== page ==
Oswald and the CIA (1995 Edition)
John Newman, Author
Carroll & Graf Publishers (627p) ISBN 978-0-7867-0131-5
This meticulously documented expose gives the lie to the official CIA position that it had no relationship of any kind with Lee Harvey Oswald, alleged assassin of President John Kennedy. A former U.S. military intelligence officer for 20 years, Newman (JFK and Vietnam) relies primarily on newly released government documents made available within the last three years under the JFK Assassination Records Act, passed in 1992, which mandates that the U.S. government make available all its information on this case. Using CIA, FBI, military and American embassy files to reconstruct Oswald’s activities from his 1959 defection to the Soviet Union up until his murder, Newman shows that the CIA was spawning a web of deception about Oswald weeks before the president’s murder. For example, the agency has denied that it knew about Oswald’s 1963 visits to the Cuban consultant in Mexico City, but Newman refutes this, using interlocking CIA and FBI cables and reports. The evidence presented here, though fragmentary and based on heavily censored and edited documents, strongly suggests that the CIA had a keen operational interest in Oswald, that it kept tabs on him and that Oswald, either willingly or as a patsy, was deeply involved in CIA operations. CIA documents suggest that the agency had a hand in Oswald’s defection to the Soviet Union and monitored his activities there and his return home in June 1962. This heavily annotated tome, which reads like an intricate spy thriller, serves as a corrective to Norman Mailer’s Oswald’s Tale.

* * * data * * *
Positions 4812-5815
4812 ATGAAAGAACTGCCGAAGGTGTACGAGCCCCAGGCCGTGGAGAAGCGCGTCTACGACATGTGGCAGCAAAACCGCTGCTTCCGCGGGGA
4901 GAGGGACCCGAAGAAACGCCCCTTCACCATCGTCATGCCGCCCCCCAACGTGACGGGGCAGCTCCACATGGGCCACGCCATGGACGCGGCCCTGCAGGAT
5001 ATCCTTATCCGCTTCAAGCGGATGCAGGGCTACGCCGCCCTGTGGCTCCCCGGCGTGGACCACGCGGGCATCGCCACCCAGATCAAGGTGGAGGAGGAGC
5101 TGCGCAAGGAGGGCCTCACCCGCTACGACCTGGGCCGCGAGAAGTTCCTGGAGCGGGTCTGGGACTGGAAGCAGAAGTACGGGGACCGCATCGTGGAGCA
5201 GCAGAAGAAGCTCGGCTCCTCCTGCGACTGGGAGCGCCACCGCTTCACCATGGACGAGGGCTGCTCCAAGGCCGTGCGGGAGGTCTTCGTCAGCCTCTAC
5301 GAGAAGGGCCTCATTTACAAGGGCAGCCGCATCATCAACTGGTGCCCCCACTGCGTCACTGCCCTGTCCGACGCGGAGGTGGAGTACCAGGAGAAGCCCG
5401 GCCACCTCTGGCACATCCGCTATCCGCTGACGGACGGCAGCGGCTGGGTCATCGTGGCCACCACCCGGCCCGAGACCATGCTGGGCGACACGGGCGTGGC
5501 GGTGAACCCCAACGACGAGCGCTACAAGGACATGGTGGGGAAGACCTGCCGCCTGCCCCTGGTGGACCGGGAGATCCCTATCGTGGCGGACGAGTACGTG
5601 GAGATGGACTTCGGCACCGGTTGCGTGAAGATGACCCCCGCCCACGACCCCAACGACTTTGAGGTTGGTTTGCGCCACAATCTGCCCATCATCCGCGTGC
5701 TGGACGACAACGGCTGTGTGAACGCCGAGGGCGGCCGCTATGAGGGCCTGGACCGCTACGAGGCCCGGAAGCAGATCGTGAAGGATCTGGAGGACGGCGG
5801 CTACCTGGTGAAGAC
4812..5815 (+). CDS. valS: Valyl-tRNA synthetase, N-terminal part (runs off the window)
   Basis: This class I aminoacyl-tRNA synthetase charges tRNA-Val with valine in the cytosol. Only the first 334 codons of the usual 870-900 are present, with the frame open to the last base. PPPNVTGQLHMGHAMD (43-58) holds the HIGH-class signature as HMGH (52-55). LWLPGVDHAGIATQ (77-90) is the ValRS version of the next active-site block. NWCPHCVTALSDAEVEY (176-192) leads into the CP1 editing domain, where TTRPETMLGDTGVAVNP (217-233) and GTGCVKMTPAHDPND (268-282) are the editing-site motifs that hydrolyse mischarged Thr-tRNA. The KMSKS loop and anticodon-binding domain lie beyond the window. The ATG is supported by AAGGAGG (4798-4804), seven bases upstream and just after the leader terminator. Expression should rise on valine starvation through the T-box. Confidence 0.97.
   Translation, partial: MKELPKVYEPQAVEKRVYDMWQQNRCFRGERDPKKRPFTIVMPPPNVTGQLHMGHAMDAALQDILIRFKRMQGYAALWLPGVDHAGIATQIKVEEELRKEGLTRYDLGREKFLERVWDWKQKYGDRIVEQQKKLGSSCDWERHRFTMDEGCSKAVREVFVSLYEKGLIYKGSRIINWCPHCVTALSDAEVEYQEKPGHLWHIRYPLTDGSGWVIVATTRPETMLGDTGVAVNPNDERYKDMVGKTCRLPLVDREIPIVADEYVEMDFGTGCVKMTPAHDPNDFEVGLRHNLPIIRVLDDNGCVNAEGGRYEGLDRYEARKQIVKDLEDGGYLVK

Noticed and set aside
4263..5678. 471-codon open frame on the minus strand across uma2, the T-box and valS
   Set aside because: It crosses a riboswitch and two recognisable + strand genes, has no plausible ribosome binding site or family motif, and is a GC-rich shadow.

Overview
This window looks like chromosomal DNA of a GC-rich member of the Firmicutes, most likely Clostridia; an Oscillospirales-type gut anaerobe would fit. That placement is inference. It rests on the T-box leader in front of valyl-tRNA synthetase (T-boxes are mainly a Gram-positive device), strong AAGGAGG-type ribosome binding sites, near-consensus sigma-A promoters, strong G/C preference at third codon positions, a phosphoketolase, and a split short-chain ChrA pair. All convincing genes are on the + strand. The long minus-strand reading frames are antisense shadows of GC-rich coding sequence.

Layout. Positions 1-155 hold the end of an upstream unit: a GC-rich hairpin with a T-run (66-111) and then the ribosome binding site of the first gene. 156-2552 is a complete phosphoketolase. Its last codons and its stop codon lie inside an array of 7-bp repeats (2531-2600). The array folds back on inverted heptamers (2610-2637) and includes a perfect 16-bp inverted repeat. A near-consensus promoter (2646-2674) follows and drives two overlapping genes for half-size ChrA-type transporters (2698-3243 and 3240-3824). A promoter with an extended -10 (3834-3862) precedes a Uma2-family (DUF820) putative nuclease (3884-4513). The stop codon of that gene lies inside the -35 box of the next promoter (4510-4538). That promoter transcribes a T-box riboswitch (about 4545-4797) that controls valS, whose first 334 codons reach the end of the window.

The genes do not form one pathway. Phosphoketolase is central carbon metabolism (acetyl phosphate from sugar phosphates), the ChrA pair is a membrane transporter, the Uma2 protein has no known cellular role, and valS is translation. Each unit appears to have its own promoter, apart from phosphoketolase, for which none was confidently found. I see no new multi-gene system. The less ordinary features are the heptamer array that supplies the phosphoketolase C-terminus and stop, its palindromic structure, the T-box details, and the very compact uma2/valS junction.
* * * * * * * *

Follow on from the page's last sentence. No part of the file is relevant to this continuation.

A study of the Kennedy assassination and the links between Lee Harvey Oswald and the CIA provides revelations about the agency’s secret operations.